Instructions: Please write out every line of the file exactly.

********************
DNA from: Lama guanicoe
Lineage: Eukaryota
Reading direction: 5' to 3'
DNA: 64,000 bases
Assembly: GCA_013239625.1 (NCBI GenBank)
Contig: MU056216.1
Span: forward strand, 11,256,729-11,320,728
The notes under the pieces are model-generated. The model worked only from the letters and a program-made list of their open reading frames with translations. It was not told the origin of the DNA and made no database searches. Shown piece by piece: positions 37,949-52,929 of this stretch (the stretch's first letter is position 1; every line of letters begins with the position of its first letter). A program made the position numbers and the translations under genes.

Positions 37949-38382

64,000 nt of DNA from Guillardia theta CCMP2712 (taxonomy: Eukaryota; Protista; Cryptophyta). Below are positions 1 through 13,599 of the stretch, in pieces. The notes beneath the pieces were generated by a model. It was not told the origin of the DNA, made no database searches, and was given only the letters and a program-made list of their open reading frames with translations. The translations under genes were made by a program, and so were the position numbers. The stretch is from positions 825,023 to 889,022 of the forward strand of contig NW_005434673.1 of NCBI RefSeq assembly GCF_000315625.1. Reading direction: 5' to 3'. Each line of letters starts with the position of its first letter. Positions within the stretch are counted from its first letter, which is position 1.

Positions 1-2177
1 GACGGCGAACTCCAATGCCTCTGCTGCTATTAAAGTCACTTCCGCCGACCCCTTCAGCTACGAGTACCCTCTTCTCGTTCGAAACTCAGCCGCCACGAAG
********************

DNA from: Lama guanicoe
Lineage: Eukaryota
Reading direction: 5' to 3'
DNA: 64,000 bases
Assembly: GCA_013239625.1 (NCBI GenBank)
Contig: MU056216.1
Span: forward strand, 11,256,729-11,320,728
The notes under the pieces are model-generated. The model worked only from the letters and a program-made list of their open reading frames with translations. It was not told the origin of the DNA and made no database searches. Shown piece by piece: positions 37,949-52,929 of this stretch (the stretch's first letter is position 1; every line of letters begins with the position of its first letter). A program made the position numbers and the translations under genes.

Positions 37949-38382

64,000 nt of DNA from Guillardia theta CCMP2712 (taxonomy: Eukaryota; Protista; Cryptophyta). Below are positions 1 through 13,599 of the stretch, in pieces. The notes beneath the pieces were generated by a model. It was not told the origin of the DNA, made no database searches, and was given only the letters and a program-made list of their open reading frames with translations. The translations under genes were made by a program, and so were the position numbers. The stretch is from positions 825,023 to 889,022 of the forward strand of contig NW_005434673.1 of NCBI RefSeq assembly GCF_000315625.1. Reading direction: 5' to 3'. Each line of letters starts with the position of its first letter. Positions within the stretch are counted from its first letter, which is position 1.

Positions 1-2177
1 GACGGCGAACTCCAATGCCTCTGCTGCTATTAAAGTCACTTCCGCCGACCCCTTCAGCTACGAGTACCCTCTTCTCGTTCGAAACTCAGCCGCCACGAAG